The media freedom organization Reporters Without Borders has released its annual list of "Enemies of the Internet
The report was issued on March 12 to coincide with World Day Against Cyber Censorship and seeks to draw attention to "government units and agencies that implement online censorship and surveillance."
Antoine Hery, the head of RSF's World Press Freedom Index, told RFE/RL that many chronic offenders remained on this year's list.
"Belarus, of course, and Turkmenistan, and Kazakhstan, etcetera -- those countries are looking pretty much uniquely at the Russian model and the Russian model is absolutely terrible," he said. "We have a feeling that those countries are getting worse and worse every year. But that's not only related to their online activities or censorship of the Internet, it's related to [the situation of the media] in general."
Johann Bihr, the head of RSF's European and Asian desk, noted that tactics used by different governments to block or control the Internet vary.
In the case of Turkmenistan, he said, the problem is basic.
"Turkmenistan remains a news and information black hole where online censorship begins before you connect to the Internet, thanks to prohibitive prices and a very poor quality," he said. "So, only less than 10 percent of the population is connected --has access to the Internet."
In Uzbekistan, where Internet access is better than in Turkmenistan, a special group has been established to monitor Internet use and screen suspect sites.
"Uzbekistan remains a digital tyranny where the Internet is tightly controlled by a commission called the Experts Commission on Information and Mass Communications," said Bihr. "This is a structure which reports directly to the Council of Ministers and which ensures that all the independent and opposition sources of information are censored."
Belarus exerts tight control over access to websites outside the country but also uses the Internet as a net to catch critics of the regime.
"Belarus now has ensured that the flow of information on the Internet is tightly controlled and more and more bloggers and netizens are arrested based on various pretexts for informing online," said Bihr.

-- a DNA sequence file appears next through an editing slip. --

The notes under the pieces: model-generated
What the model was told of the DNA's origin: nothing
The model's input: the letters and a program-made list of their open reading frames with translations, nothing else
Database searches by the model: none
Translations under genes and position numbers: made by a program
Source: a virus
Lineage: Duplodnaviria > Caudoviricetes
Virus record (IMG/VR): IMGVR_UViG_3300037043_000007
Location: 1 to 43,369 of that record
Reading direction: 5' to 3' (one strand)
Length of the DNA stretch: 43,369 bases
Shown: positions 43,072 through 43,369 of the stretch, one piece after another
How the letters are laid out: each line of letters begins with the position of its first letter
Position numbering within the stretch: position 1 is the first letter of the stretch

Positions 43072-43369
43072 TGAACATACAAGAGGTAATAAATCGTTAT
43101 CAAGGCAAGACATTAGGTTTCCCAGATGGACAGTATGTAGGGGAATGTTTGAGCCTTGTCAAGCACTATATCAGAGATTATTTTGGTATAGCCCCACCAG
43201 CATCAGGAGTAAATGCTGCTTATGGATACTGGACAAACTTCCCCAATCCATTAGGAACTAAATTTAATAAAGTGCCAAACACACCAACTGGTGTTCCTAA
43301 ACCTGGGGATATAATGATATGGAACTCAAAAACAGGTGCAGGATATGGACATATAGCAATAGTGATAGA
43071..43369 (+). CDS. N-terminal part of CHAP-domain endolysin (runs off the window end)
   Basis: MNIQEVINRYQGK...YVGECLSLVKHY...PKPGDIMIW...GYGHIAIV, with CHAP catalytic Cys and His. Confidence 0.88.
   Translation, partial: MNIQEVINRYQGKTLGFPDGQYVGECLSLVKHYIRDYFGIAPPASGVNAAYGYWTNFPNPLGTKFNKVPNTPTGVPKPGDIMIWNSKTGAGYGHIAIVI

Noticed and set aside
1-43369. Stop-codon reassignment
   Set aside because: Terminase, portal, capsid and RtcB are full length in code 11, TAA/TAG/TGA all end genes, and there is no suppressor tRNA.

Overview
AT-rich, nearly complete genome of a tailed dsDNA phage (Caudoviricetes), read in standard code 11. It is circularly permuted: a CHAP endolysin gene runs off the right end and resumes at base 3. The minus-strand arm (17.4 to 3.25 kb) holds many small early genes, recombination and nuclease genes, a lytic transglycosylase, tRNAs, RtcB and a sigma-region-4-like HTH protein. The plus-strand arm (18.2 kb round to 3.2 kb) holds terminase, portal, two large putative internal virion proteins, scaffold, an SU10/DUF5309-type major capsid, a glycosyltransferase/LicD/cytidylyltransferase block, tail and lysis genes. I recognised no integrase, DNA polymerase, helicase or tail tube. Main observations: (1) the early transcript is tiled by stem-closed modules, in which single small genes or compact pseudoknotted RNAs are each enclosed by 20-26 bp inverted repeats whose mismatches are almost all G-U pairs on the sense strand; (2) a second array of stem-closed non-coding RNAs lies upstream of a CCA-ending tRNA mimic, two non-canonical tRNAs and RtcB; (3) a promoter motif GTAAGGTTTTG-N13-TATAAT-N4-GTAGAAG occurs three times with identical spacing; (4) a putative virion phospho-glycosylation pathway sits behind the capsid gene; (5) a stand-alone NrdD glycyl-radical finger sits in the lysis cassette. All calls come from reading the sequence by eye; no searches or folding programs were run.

But in the Commonwealth of Independent States, it is Russia and the country's security service that seem to have the tightest grip over the Internet.
"This year, we have included the Russian security service -- the FSB [Federal Security Service]-- among the Internet enemies," said Bihr. "This is a token for the Russian surveillance system known as SORM [System of Operative-Investigative Measures], which allows the FSB to have direct access to the servers of the Internet access providers throughout the country."
Benjamin Ismail of RSF's Asia-Pacific desk says Pakistani authorities are not as technologically proficient in blocking or screening the Internet, but they still have their methods.
"Pakistan is one [of the countries included in the latest report], not maybe because its censorship is the most sophisticated that we have encountered, but because the will of the authorities [to improve it] is very strong," he said. "Last year, there was a public call for foreign technology companies to make a [bid] to the government in order for the government to implement a national filter system for the Internet in Pakistan."
Gregoir Pouget, head of RSF's new media desk, says that, despite a new president, Hassan Rohani, seen as a relative moderate, Iran remains mired in the same situation it has been in for a few years.
"We haven't noticed any difference yet between 2013 and 2014," he said. "I mean, Twitter is still blocked, Facebook is still blocked, YouTube is still blocked. There are many websites that are still blocked in Iran. [Also], Iran is still trying to create its own national Internet called the Halal Internet. So, at the moment, we haven't noticed any difference [between the current and the previous administration]."
Hery also points out that this year's list includes notable newcomers.
"The very new thing for this year's edition of the 'Enemies of the Internet' report is the fact that we have included three main democracies that were not in the previous edition," he said. "These would be the United Kingdom, India, and the United States, with its famous and very secretive NSA -- the National Security Agency."
The report says intelligence agencies in the three nations "are no better than their Chinese, Russian, Iranian, or Bahraini counterparts" in terms of trampling Internet freedoms.